driver's name, and the starting and ending miles of the
vehicle. (Id.). The Checklist did not ask drivers to
record the stop, start, or total time associated with the
inspection. (Id.). If conducted and performed
correctly, the inspection and Checklist should be completed
in less than five minutes. (Id. ¶ 37). PTI
drivers were required to turn in this Checklist to PTI's
Fleet Manager or Assistant Manager. (See,
e.g., Filing No. 296-31, Deposition of Marcus
Crawford (“Crawford Dep.”) at 60). Consequently,
prior to May 2013, PTI did not track OTR driver time spent in
pre-trip safety inspections. (Filing No. 296-30, Deposition
of Tahara Baum (“Baum Dep.”) at 91-92).
2012, PTI began rolling out the Crew Mobile system, a touch
screen computer system installed in each vehicle that allowed
OTR drivers to report mileage, wait time, and working time to
PTI in real time. (Baum Decl. ¶ 39). Crew Mobile allows
drivers to record vehicle inspections instead of using
written vouchers or the Inspection Checklist. (Id.).
Phased-in installation of the Crew Mobile system at each
branch occurred between March and December 2012.
(Id. ¶ 40).
testified that the Crew Mobile system rarely worked for
purposes of reporting a vehicle inspection because the screen
frequently locked after a trip was accepted into the system.
(Crawford Dep. at 136-39). Therefore, inspections were
typically reported manually. (Id. at 139). Taraha
Baum, Senior Director of Operations Accounting, testified
that if a trip was closed manually (i.e., not on Crew
Mobile), inspections times were not reported to the
dispatcher. (Baum Dep. at 77) (“Q: Are inspection times
recorded on the - are they reported to the dispatchers? A:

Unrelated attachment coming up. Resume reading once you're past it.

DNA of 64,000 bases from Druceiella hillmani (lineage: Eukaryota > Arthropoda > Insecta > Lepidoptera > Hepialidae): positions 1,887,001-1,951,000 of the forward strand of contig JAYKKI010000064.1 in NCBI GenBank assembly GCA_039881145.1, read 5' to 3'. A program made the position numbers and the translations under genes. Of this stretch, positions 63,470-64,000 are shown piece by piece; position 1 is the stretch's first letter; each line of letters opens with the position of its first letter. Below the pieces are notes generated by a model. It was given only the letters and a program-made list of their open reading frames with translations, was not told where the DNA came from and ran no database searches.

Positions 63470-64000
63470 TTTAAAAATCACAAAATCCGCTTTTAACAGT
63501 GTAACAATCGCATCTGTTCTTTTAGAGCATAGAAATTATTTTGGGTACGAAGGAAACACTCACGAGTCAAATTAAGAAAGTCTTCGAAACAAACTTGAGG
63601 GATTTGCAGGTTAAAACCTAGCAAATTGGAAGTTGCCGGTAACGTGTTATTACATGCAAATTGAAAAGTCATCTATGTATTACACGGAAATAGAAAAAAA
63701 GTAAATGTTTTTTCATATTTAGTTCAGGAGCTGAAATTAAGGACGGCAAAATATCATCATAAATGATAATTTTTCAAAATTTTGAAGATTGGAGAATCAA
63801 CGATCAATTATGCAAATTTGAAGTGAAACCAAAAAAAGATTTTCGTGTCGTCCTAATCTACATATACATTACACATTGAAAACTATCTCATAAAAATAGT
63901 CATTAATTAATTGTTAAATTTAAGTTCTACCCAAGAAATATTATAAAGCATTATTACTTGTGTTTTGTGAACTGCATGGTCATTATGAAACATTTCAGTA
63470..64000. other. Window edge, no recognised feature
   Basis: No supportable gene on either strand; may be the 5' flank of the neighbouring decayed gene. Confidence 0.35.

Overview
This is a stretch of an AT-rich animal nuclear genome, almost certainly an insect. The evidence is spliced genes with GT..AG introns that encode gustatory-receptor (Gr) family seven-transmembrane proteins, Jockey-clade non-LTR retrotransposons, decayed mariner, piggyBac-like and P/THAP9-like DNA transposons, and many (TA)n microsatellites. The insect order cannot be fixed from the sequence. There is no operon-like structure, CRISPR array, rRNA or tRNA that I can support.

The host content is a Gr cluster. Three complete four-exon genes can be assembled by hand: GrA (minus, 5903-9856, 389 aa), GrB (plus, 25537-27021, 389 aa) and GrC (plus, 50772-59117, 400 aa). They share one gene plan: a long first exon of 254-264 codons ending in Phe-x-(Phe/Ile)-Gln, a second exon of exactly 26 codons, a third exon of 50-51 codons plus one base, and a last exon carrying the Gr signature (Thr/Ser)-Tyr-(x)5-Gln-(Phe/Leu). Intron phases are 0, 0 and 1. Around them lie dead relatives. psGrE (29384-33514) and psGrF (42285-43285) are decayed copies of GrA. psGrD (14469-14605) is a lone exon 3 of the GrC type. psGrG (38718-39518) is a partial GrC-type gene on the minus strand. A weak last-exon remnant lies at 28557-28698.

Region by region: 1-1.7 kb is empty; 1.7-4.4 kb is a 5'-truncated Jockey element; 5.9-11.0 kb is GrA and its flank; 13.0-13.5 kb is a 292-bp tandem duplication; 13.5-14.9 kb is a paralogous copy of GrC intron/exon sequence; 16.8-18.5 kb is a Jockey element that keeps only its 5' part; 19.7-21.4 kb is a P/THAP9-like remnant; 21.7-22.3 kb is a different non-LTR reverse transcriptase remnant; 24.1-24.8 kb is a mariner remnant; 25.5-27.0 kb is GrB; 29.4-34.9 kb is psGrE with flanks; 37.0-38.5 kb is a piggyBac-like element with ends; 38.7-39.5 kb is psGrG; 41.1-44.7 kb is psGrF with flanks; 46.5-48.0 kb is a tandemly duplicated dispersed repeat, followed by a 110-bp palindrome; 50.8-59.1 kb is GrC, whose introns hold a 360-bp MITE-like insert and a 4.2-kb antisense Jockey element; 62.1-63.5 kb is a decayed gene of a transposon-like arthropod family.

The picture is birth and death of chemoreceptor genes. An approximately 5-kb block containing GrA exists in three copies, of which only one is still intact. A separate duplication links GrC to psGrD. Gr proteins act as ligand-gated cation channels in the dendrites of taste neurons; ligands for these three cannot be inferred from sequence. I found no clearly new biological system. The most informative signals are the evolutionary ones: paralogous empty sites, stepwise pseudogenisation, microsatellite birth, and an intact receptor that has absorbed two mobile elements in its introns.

PTI's Van Inspection Policy After May 1, 2013
March 2013, the Work Rules Management Team recommended that
PTI revise the Driver's Manual to require vehicle
inspections to be completed at the end of each OTR
trip, when the driver was refueling the vehicle (the
“End-of-Trip Inspection Policy”). (Baum Decl.
¶ 42). The purpose of the revision was twofold: (1) to
ensure that vehicle inspections were actually completed; and
(2) to ensure that any time drivers spent performing the
inspections would be recorded in the event inspection time
was not deemed to be de minimis (i.e., 10 minutes or
less) under federal wage and hour law. (Id.).
following month, PTI created the Pay Practices Team to revise
the Driver's Manual to reflect the new policy.
(Id. ¶ 43). The Pay Practices Team published
three documents: (1) “Notice to Drivers”; (2)
“Revisions to Published Policies”; and (3) a
revised Driver's Manual, all of which explained the
End-of-Trip Inspection Policy and related procedures.
(Id. ¶¶ 43-44, Exs. H, I, and J at 10,
33). The Pay Practices Team distributed these documents to
PTI's General Managers, who held conference calls with
their Branch Managers to explain the work rule changes at the
end of April 2013. (Id. ¶ 45). In May 2013, the
Pay Practices Team distributed these documents to branch
management. (Id. ¶ 46). And in August and
September 2013, the Pay Practices Team distributed paper
copies of the revised Driver's Manual, which included the
End-of-Trip Inspection Policy-to every OTR driver.
(Id. ¶ 47). Each driver was expected to sign
forms acknowledging their receipt of the same.
addition, Tammi Hinkley, PTI's corporate trainer,
conducted management training from October 2012 to May 1,
2013. (Filing No. 283-7, Declaration of Tammi Hinkley ¶
13). During her training, she discovered that many branch
managers were not properly training their OTR drivers to
complete vehicle inspections pursuant to the Branch Manager
Training Manual. (Id.). She therefore developed the
Branch Manager Training Program to train newly hired general
managers and branch managers. (Id. ¶¶
this training, the evidence reflects that not all branches
were following this policy. (See, e.g.,
Filing No. 283-3, Email dated October 13, 2015). Therefore,
in 2015, PTI conducted a series of meetings between
departmental leadership in Evansville and regional and branch
management in the field. (Baum Decl. ¶ 57). During a
meeting on October 13, 2015, a branch manager from the
Philadelphia branch indicated that his drivers were
completing two inspections, one at the beginning of the trip
and one at the end of the trip. (Id. ¶ 58). The
following week, at the request of PTI President Romain, Baum
conducted a teleconference with all branch managers present
at the October 13 meeting to review PTI's End-of-Trip
Inspection Policy. (Id. ¶ 59).
The Present Action
lawsuit was filed on February 11, 2014. (Filing No. 1,
Complaint). Plaintiff's counsel was provided with the
names of 19, 996 potential Opt-In Plaintiffs. The Legal
Notice, filed in conjunction with the ...